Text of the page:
It can also give your doctor a skewed perspective of your risks for cardiovascular disease or osteoporosis, because regular physical activity is important for preventing both conditions, Bryce says.

Skipping right over supplements

As you get older and take more medications, it only becomes more important to help your doctor prevent, and recognize, possible adverse interactions with all the meds in your pillbox — over-the-counter and herbal remedies included. For example, if you take omega-3 fatty acids or vitamin E supplements and a blood thinner or aspirin, you could have an increased risk for bleeding, Goldberg says. In other instances, an OTC drug or supplement could interfere with the effectiveness of a prescription drug.

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Editing your health history

Whether you smoked so long ago it hardly seems real or you quit five years ago, don’t fudge this one on all the forms you’re asked to fill out. Doing so could cause your doctor to miss signs of a related respiratory problem; plus, he or she wouldn’t know to screen you for lung cancer or other lung diseases, Bryce says.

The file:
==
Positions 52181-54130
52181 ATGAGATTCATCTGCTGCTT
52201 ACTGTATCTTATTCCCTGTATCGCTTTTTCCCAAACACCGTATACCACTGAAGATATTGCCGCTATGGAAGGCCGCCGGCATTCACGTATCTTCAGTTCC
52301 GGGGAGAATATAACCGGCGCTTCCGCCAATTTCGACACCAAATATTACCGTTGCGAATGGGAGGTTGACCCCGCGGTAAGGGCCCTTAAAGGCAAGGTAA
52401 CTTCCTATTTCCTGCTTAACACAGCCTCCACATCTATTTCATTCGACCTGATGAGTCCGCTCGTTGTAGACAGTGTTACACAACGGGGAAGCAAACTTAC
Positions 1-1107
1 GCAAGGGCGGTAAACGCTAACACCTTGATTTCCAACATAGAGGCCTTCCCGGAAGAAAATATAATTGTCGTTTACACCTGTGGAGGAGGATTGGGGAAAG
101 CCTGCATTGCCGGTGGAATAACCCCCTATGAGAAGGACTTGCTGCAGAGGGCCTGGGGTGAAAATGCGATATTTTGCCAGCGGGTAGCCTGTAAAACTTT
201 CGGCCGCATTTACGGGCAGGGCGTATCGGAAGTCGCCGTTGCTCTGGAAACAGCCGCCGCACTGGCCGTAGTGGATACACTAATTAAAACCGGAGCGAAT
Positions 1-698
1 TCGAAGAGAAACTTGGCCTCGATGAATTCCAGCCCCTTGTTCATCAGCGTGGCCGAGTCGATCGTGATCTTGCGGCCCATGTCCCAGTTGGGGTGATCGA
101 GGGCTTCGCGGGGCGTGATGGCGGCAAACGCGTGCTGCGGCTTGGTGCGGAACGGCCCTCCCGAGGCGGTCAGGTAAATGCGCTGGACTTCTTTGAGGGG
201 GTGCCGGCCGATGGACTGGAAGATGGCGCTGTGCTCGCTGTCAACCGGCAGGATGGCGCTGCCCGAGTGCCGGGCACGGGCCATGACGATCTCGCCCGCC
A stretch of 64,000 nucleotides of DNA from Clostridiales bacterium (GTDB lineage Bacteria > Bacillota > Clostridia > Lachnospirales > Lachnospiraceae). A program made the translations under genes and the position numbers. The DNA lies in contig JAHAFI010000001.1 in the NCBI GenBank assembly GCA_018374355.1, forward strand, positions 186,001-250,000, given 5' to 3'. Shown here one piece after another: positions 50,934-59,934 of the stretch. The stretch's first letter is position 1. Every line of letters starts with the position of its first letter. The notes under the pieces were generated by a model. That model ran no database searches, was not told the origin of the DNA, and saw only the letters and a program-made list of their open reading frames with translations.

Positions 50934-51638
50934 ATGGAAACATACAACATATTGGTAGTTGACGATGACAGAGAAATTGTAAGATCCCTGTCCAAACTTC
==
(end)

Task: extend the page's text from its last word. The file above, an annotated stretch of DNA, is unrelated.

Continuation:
“If you don’t share your health history, we have to start from square one, and we may do extra tests, which might lead to an incidental finding, which creates more anxiety,” he adds.

Pretending you take all your medications as directed

“People don’t come out and admit they’re not taking their medicine,” Goldberg says. “Then, if we discover their cholesterol level hasn’t changed, there’s a risk of overprescribing medications.” Similarly, if your blood pressure or blood sugar levels are out of control and you don’t mention you’re not taking your medications as prescribed, your doctor may give you a higher dose of the drug or an additional drug to add to your pill protocol, which increases your risk of experiencing adverse effects, Goldberg says. Or he or she may send you for more aggressive screening than is necessary.

Bryce recalls a patient who, when asked if he was taking all his medications for high blood pressure, simply said yes. With further probing, it turned out the patient was rotating his pills so that he wasn’t taking them all on a daily basis, the way they were prescribed. In that scenario, “the health risks, especially for heart attack and stroke, go up, or the patient might be prescribed more medications needlessly,” Bryce says.